- Car Dealer Auctions: This type of car auction is for individuals or organizations with a state-issued dealer license. To purchase a car from these dealerships, you need a permit. However, it takes a long to get a dealer license. As we have already seen, the requirements for licensing differ from state to state. The auctions often limit the number of cars you can buy and sell annually.
- Public Car Auctions: Public car auctions and different from dealer car auctions since the former is open to the public and the latter is not. You don’t need a license to participate in bidding at these auctions. They may be sellers such as flood junkers, wholesale car lots, bank repossessed vehicles, and bottom-of-the-barrel trade-ins. Since the quality of cars varies from one auction to another, be sure to do your homework.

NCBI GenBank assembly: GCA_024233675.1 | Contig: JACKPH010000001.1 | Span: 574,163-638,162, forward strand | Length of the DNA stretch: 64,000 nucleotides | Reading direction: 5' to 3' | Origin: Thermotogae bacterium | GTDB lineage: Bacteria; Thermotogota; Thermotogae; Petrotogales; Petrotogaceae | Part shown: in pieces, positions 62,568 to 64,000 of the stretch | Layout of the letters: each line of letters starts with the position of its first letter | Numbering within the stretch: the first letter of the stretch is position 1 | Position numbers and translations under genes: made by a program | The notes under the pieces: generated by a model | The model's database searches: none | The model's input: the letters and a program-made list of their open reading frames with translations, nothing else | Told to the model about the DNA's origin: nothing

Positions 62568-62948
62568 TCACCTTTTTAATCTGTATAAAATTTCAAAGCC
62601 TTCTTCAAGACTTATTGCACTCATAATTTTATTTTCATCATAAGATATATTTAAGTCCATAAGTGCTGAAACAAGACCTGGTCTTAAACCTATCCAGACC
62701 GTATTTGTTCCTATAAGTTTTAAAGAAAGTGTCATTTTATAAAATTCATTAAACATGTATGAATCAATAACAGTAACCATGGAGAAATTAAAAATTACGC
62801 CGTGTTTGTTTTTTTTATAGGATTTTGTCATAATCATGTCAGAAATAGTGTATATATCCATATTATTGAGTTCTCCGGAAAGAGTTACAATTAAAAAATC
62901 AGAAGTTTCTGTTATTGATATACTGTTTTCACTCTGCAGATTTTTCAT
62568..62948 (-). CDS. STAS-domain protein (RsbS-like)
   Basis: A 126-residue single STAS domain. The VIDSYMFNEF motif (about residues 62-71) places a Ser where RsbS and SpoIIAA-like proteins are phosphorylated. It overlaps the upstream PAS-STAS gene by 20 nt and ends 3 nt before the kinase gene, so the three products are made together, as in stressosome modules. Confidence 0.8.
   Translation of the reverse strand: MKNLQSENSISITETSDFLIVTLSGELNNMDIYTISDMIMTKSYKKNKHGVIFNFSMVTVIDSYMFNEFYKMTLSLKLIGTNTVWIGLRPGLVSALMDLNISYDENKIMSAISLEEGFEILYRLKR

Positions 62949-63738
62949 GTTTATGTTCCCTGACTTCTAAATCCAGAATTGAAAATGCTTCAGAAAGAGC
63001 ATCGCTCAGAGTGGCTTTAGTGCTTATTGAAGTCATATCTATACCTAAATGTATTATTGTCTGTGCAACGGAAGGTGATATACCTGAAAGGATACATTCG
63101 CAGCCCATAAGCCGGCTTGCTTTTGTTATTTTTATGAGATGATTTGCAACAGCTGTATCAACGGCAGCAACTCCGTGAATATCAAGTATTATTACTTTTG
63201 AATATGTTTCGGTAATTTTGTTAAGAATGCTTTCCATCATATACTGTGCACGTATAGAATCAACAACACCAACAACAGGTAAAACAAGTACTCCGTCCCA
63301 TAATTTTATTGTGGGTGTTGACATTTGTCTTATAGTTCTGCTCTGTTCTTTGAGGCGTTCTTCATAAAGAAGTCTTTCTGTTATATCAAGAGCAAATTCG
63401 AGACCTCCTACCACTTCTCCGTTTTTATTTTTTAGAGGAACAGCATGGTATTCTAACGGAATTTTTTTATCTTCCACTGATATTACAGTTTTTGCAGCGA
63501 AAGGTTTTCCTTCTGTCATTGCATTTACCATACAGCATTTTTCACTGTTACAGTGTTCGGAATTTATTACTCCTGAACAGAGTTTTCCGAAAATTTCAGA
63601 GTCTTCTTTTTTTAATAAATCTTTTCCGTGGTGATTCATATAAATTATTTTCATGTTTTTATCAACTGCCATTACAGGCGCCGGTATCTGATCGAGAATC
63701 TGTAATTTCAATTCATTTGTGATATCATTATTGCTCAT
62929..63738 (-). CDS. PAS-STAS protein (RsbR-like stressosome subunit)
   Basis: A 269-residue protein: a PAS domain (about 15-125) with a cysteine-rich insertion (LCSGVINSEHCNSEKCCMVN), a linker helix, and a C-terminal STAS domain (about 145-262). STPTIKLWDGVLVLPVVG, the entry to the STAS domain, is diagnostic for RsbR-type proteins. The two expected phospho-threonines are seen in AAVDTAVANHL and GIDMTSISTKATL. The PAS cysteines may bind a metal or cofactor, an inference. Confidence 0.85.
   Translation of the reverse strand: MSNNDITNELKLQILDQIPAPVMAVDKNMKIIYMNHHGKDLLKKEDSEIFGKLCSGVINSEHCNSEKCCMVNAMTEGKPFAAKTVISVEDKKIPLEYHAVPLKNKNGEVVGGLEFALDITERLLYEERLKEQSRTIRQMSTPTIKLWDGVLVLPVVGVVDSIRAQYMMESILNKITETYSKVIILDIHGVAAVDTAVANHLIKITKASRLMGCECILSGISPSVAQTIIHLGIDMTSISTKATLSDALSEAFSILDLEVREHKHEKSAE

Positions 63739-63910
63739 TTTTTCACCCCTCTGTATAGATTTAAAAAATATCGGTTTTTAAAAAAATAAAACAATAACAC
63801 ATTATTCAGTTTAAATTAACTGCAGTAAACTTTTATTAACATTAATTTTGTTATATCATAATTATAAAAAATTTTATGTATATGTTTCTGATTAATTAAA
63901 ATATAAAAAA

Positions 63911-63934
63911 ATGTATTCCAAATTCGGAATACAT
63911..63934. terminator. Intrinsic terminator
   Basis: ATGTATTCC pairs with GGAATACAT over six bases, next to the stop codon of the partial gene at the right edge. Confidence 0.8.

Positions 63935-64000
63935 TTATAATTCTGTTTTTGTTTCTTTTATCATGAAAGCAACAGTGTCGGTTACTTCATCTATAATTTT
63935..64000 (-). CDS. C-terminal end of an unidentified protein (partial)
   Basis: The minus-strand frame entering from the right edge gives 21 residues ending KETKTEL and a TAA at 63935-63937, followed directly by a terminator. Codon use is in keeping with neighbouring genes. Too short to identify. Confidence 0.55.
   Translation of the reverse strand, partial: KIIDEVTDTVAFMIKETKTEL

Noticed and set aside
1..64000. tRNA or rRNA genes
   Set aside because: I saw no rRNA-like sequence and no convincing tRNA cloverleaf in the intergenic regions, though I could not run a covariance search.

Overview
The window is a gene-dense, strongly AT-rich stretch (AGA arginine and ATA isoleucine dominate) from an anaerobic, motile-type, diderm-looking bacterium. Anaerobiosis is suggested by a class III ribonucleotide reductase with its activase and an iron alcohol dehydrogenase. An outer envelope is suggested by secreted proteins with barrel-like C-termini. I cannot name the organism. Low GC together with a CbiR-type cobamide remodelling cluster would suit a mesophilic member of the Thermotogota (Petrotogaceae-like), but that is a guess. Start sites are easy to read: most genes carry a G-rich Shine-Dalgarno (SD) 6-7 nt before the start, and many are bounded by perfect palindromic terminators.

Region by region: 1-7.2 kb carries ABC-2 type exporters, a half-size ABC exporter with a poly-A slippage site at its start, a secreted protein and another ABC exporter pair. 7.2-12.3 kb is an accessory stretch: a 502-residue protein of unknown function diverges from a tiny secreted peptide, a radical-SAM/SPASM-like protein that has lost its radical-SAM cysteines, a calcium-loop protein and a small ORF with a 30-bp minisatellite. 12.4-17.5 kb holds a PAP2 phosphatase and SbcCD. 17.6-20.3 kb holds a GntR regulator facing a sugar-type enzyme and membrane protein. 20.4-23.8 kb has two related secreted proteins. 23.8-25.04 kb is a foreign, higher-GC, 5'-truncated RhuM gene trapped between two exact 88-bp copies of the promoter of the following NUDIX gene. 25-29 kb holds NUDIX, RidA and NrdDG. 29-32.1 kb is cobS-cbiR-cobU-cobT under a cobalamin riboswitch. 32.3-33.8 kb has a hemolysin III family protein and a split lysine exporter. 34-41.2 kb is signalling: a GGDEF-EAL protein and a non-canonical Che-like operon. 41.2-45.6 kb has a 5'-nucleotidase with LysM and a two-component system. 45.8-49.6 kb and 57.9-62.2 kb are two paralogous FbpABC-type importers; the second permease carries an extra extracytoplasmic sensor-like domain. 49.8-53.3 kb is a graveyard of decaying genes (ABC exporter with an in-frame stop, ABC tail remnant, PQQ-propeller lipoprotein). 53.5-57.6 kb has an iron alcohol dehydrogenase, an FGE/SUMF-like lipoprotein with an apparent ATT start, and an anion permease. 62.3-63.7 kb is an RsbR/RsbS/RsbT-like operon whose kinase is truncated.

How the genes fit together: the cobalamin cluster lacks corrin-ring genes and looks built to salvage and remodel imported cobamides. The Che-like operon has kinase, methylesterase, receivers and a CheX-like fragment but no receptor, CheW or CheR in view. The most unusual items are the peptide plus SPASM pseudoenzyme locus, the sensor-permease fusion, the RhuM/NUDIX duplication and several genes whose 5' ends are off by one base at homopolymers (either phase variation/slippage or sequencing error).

- Government or Police Auctions: These auctions may involve the sale of state, county, and city vehicles such as utility trucks, police cruisers, buses, and so on. They also sell cars that have been impounded and confiscated due to crime and traffic violations. Since the vehicles are formally government-owned, they are likely to be in better condition than most other auctions.
Things to Consider Before Buying a Car at Auction
You Could Buy Junk
Did you know that vehicles that have been totaled, repossessed, leased, or traded in are likely to end up at a car auction? That’s the vehicle you’re most likely to buy when you go bidding at the auction. However, not every car on the lot is junk. It means that you should avoid buying lemons instead of good vehicles.
Be Ready to Pay Cash